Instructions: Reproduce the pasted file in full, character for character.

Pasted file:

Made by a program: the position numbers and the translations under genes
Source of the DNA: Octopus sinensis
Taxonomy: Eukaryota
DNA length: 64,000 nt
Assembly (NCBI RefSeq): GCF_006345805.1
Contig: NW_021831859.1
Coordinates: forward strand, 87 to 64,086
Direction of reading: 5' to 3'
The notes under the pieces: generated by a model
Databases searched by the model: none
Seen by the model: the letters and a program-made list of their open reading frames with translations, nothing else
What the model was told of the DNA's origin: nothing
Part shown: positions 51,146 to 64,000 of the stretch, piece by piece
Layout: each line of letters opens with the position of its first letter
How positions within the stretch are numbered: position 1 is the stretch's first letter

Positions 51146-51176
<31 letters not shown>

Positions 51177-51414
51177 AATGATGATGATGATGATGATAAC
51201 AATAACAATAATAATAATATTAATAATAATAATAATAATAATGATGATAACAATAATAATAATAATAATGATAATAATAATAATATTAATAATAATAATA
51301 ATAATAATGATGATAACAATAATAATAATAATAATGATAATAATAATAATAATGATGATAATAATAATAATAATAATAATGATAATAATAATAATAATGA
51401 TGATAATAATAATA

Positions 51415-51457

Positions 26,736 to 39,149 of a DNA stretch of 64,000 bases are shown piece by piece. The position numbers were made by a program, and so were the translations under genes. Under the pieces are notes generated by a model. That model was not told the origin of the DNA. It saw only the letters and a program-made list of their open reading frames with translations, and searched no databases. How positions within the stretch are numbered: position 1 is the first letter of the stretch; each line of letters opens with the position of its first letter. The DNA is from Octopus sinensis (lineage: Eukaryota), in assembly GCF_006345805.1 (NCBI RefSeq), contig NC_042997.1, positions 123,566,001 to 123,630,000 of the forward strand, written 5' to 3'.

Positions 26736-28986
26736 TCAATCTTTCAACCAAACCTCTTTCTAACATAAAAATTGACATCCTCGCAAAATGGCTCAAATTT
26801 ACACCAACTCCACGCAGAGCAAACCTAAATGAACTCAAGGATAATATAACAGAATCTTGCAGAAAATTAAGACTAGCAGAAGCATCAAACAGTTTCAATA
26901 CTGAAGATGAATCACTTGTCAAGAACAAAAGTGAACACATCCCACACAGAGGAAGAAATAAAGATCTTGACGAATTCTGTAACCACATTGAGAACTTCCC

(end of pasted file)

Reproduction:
Made by a program: the position numbers and the translations under genes
Source of the DNA: Octopus sinensis
Taxonomy: Eukaryota
DNA length: 64,000 nt
Assembly (NCBI RefSeq): GCF_006345805.1
Contig: NW_021831859.1
Coordinates: forward strand, 87 to 64,086
Direction of reading: 5' to 3'
The notes under the pieces: generated by a model
Databases searched by the model: none
Seen by the model: the letters and a program-made list of their open reading frames with translations, nothing else
What the model was told of the DNA's origin: nothing
Part shown: positions 51,146 to 64,000 of the stretch, piece by piece
Layout: each line of letters opens with the position of its first letter
How positions within the stretch are numbered: position 1 is the stretch's first letter

Positions 51146-51176
<31 letters not shown>

Positions 51177-51414
51177 AATGATGATGATGATGATGATAAC
51201 AATAACAATAATAATAATATTAATAATAATAATAATAATAATGATGATAACAATAATAATAATAATAATGATAATAATAATAATATTAATAATAATAATA
51301 ATAATAATGATGATAACAATAATAATAATAATAATGATAATAATAATAATAATGATGATAATAATAATAATAATAATAATGATAATAATAATAATAATGA
51401 TGATAATAATAATA

Positions 51415-51457

Positions 26,736 to 39,149 of a DNA stretch of 64,000 bases are shown piece by piece. The position numbers were made by a program, and so were the translations under genes. Under the pieces are notes generated by a model. That model was not told the origin of the DNA. It saw only the letters and a program-made list of their open reading frames with translations, and searched no databases. How positions within the stretch are numbered: position 1 is the first letter of the stretch; each line of letters opens with the position of its first letter. The DNA is from Octopus sinensis (lineage: Eukaryota), in assembly GCF_006345805.1 (NCBI RefSeq), contig NC_042997.1, positions 123,566,001 to 123,630,000 of the forward strand, written 5' to 3'.

Positions 26736-28986
26736 TCAATCTTTCAACCAAACCTCTTTCTAACATAAAAATTGACATCCTCGCAAAATGGCTCAAATTT
26801 ACACCAACTCCACGCAGAGCAAACCTAAATGAACTCAAGGATAATATAACAGAATCTTGCAGAAAATTAAGACTAGCAGAAGCATCAAACAGTTTCAATA
26901 CTGAAGATGAATCACTTGTCAAGAACAAAAGTGAACACATCCCACACAGAGGAAGAAATAAAGATCTTGACGAATTCTGTAACCACATTGAGAACTTCCC